10 steps to Brexit to keep David Cameron up at night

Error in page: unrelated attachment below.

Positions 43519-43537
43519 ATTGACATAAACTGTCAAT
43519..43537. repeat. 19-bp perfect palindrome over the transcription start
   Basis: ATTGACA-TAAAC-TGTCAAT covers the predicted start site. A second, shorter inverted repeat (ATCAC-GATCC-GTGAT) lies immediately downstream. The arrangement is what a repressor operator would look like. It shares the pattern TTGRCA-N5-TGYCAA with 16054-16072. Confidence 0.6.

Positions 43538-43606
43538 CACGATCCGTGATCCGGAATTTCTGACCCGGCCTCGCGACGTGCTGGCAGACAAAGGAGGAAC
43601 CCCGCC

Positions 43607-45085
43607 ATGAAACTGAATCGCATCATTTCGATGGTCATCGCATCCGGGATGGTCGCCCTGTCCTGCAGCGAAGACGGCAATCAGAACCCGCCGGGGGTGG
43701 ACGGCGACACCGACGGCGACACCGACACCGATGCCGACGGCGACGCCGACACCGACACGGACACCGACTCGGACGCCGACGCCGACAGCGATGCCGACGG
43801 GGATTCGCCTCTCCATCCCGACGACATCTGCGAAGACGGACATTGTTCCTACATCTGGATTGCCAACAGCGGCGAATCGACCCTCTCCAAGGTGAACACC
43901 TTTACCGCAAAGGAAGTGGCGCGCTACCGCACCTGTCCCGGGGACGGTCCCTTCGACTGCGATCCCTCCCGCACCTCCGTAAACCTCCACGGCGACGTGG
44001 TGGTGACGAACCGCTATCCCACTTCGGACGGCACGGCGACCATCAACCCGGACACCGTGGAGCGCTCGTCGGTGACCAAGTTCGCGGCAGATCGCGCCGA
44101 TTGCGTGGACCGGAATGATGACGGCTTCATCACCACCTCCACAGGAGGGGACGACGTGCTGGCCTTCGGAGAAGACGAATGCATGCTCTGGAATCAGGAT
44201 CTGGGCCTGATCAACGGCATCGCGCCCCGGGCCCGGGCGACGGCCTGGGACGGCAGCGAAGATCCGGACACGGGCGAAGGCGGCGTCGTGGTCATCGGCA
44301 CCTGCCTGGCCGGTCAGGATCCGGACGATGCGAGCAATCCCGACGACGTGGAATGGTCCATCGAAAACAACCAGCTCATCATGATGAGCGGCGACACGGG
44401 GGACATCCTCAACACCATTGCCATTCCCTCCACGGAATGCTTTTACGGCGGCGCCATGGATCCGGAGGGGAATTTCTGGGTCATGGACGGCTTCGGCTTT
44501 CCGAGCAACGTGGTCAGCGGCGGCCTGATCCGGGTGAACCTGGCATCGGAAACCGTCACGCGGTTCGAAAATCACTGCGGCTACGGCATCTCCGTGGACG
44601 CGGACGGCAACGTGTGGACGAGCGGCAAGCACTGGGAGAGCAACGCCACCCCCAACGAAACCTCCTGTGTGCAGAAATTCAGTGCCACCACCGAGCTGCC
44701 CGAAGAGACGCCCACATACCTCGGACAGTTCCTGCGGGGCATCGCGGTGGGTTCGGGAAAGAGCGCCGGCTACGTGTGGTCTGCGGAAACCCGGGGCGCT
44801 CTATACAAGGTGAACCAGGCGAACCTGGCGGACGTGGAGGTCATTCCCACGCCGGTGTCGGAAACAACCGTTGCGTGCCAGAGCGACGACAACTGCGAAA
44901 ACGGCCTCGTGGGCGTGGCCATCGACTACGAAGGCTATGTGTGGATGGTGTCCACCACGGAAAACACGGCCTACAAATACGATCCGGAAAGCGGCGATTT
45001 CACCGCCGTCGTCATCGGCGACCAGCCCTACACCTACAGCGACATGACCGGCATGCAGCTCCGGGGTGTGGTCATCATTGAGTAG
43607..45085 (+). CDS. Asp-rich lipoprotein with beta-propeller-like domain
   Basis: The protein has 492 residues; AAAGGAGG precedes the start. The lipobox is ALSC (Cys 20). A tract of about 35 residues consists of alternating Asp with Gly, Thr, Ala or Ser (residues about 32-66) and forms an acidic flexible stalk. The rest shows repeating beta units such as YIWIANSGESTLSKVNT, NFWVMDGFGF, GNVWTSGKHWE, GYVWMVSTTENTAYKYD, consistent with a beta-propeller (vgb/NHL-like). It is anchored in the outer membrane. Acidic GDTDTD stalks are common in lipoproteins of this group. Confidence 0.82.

first_imgPollsters privately insist nothing much has changed. The fundamentals remain stacked in the prime minister’s favor, they say. For Leave to win, support for Brexit needs to be 10 points further ahead, comfortably topping 50 percent in the polls.But Vote Leave, the official campaign for Brexit, smell blood. They are convinced of victory. Here are the 10 steps that would get them there:1. Discipline breaks downConventional wisdom has been turned on its head. The Remain campaign was supposed to be united and on message, while Brexiteers squabbled. No longer.Seeds of division were planted by Labour leader Jeremy Corbyn’s failure to stick to the script, his own MPs believe. Attacking the government’s so-called “project fear,” the Labour leader promised to kill the EU’s free trade deal with the U.S. and ensure Brussels became more interventionist on social policy under his leadership.Remain’s message discipline further frayed live on air last Thursday, as economic warnings were lost in a co-ordinated blizzard of calls to “take back control” from the line-up of Leave campaigners led by former London mayor Boris Johnson.Cabinet minister Amber Rudd attempted to regain the initiative by hurling insults at Johnson, winning headlines, but undermining her ally and Scottish First Minister Nicola Sturgeon’s attempt to set out the “positive case.” LONDON — David Cameron was supposed to be cruising to victory. A blizzard of dire economic warnings from across the world had effectively settled the question. The Leave campaign had lost the economic argument and could do nothing but raise fears about immigration.Or so many pundits thought.There is a growing sense of panic among pro-Remain MPs. Something isn’t right. Labour has been spooked by a surge in support for Brexit in its heartlands. Outside London, England does not feel like a country convinced by Remain. Without Labour voters, Cameron cannot hope to carry the country.5. TV debatesOne bad debate does not a Brexit make, but Cameron cannot afford a pattern to emerge.The prime minister emerged relatively unscathed from his first TV interrogation June 2 on Sky, primarily because hardly anyone bothered to watch with England playing Portugal on the other channel. His TV scuffle with Nigel Farage a few days later, watched by 4 million people, went well but did not move the dial.Then came the beating for Remain on Thursday when a co-ordinated assault from the three Brexit MPs saw Boris & Co. emerge triumphant.Downing Street will take solace in paltry viewing figures for the two-hour debate, with just 3 million tuning in — 1 million fewer than a DIY programme on the BBC that night.But if the public did not notice, Westminster and Fleet Street certainly did. A strong performance from Michael Gove in front of a BBC audience on Wednesday could give Leave momentum going into the final week. Cameron will need a strong showing on June 19 when it’s his turn to face questions. With less than two weeks until polling day, losing control of the message is a bad omen for Remain.2. England energizedVote Leave has produced a series of electoral maps which, if made public, would send shivers through Downing Street.Using computer bots to trawl past voting data, the campaign has broken down, postcode by postcode, expected turnout and Euroskepticism in each area of the country.The magnetic power of the status quo, pulling voters back from the brink, is far less powerful than in previous referendums such as in Quebec or Scotland.From the data, the campaign has produced two key maps showing the battleground areas. One shows strongly pro-EU postcodes with historically high turnouts, the other Euroskeptic areas with strong voting records.The two maps are immediately striking. The pro-EU map has big blue circles in just two areas — inner London and Scotland. The Brexit map, by contrast, is covered in blue everywhere in England outside the capital and Labour’s northern heartlands. 6. NewspapersIt might not seem so in Brussels, but British newspapers are not uniformly hostile to the EU.The left-wing Mirror tabloid has a working-class readership, of which around half will vote to leave, but the paper itself is pro-EU. The mass-market Daily Record in Scotland is also for Remain, along with the Guardian and Financial Times.A resentful nation toying with Brexit could be pushed over the edge by a humiliating defeat to a team of footballing minnows from central Europe.Nevertheless, most of the biggest circulation London newspapers are fiercely anti-EU. The Daily Mail, Daily Telegraph and Sun have been relentlessly hostile to Number 10 throughout the campaign and are likely to remain so until polling day.Whether or not they officially campaign for Brexit, the die has been cast.And while newspapers do not have the power they once had, almost 4 million people a day still read the three main anti-EU newspapers. Their influence cannot be dismissed. The migrant crisis may also rear its head. Recent revelations about boatloads of Albanians attempting to cross the Channel to reach the U.K. coincided with a spike in support for leaving, Leave insiders say.A major incident in the final few days of the campaign and all bets are off. Also On POLITICO ‘I’ll pull UK out of the single market after Brexit’ By Tom McTague Vote Leave believe England’s southern Brexit belt holds the key to victory. If the South turns out and working class northerners stay home, Britain could be heading out of the EU.3. The Brexit ‘double differential’Number 10 consistently stress how important turnout will be, with Cameron publicly warning younger voters not to let their grandparents drag them out of Europe by failing to show up on June 23.Pollsters are cynical about the prime minister’s warning, insisting that in reality neither side has much of a demographic advantage. It is true that Brexit is boosted by its support among the elderly, who are more likely to vote than the young. But Remain is equally helped by support among the educated and wealthy, who are also more likely to turnout.Vote Leave believes it has two key advantages which have been overlooked: geography and enthusiasm. Support for remaining in the EU is higher in Labour’s inner cities where turnout is historically much lower than in wealthier Tory areas. This gives Brexit an in-built advantage in a nationwide referendum where the contest is a simple race for the most votes.The second boon for Brexit is that voters who want out are far more passionate than those who want to remain. Internal polling from Vote Leave has confirmed there is no love for the EU even among those who want to stay.This means the magnetic power of the status quo, pulling voters back from the brink, is far less powerful than in previous referendums such as in Quebec or Scotland. 7. FootballOn Monday June 20, barely 36 hours before polls open on Thursday morning, England play their final group game in the European Championships against Slovakia.After crashing out of the World Cup at the same stage two years ago, Number 10 will be praying history doesn’t repeat itself. A resentful nation toying with Brexit could be pushed over the edge by a humiliating defeat to a team of footballing minnows from central Europe.This scenario is not without precedent. In 1987, the unpopular Labour government in New Zealand was unexpectedly re-elected after the country won the Rugby World Cup. Twelve years later the country threw out the government after a shock loss in the semifinal of another Rugby World Cup.The European Championships could also serve to dampen turnout, boosting Brexit, by dominating the airwaves during the debates.On Wednesday Michael Gove goes head to head with France vs. Albania, while four days later Cameron is up against the Switzerland vs. France group game decider.On the 21st, the day of the live Wembley BBC debate, most of Northern Ireland will be in the pub after playing Germany at 5 pm. One of the best games of the opening group stages, Croatia v Spain, will also be televized that night. 9. Brexit ground warVote Leave is planning a door-knocking Brexit blitz in the last few days before the vote which they believe will see them over the line.Having built their own software to target voters based on canvassing returns, the campaign plans a major ground operation between Monday and Thursday next week to get people to encourage their friends and family to turn out for Brexit.Vote Leave says all their data collection has been geared towards the final push. In total they plan to knock on three million doors in the last two days.This operation rests on the campaign’s fired-up army of volunteers. Downing Street will hope the plan is as unsuccessful as Labour’s infamous boast to hold “5 million conversations” in the run up to the last election, which failed to swing the result.10. The unknownsWhat happens if there is a terrorist attack? No one knows.Vote Leave say they observed a brief upswing in support for Brexit immediately after the Paris terror attacks. In 2004 the Spanish government was kicked out three days after Al Qaeda attacked the Madrid rail network. A similar attack during the European Championships could spark an equally volatile political reaction in the U.K. While the timing is not ideal, Number 10 is not stupid. On referendum day itself there are no football games at all.8. Lecturing elitesThe U.K. government is banned from using its bureaucratic power to pump out propaganda for the final month of the campaign but this does not stop “independent” international bodies doing it for them.Vote Leave’s data collection is geared towards final canvassing push. In total they plan to knock on three million doors in the last two days.Just days before the vote, the International Monetary Fund — part funded by the U.K. — will publish a report likely to warn about the dangers of Brexit. George Osborne won’t miss the opportunity to use an annual speech at Mansion House to ram home his warnings.Far from being concerned, Vote Leave are positively thrilled at the prospect. The Chancellor pictured in white tie speaking to a room full of bankers is not a major concern, they point out.And while Christine Lagarde may be respected among certain circles, to most people in the country she will come over as a wealthy French woman lecturing them on how to vote, Vote Leave believe. The lower the turnout the more advantage Vote Leave feels is has. Anything between 55-60 percent and Britain is heading for Brexit, they believe.4. Half-hearted LabourLabour is caught in a trap and doesn’t know what to do. Unlike the Tories, Labour MPs were relatively united in their support for EU membership. But then the party’s core voters started telling them something different.“We’re getting killed, it’s madness,” one senior Labour MP said. “We’re being asked to argue with our voters, telling them that they’re wrong about immigration and the EU. And then at the end we’re supposed to turn around and say vote Labour. It’s like putting up a sign saying vote UKIP.”British PM David Cameron, right, and Labour Party leader Jeremy Corbyn at the Palace of Westminster | Stefan Wermuth/WPA Pool via Getty ImagesThe problem reflects the irony at the heart of the Brexit debate: Wealthier voters tend to support the Euroskeptic Tories, but also favor British membership of the EU. Poorer voters want to leave, but support the pro-European Labour Party. UKIP is making hay from the confusion.Corbyn believes the answer is to support EU membership but criticize Brussels and call for reform to reflect voters concerns. Labour MPs are furious and claim he is simply undermining support for Remain.At a meeting of the shadow cabinet Tuesday last week Corbyn was forced to defend himself after open criticism from his team.last_img read more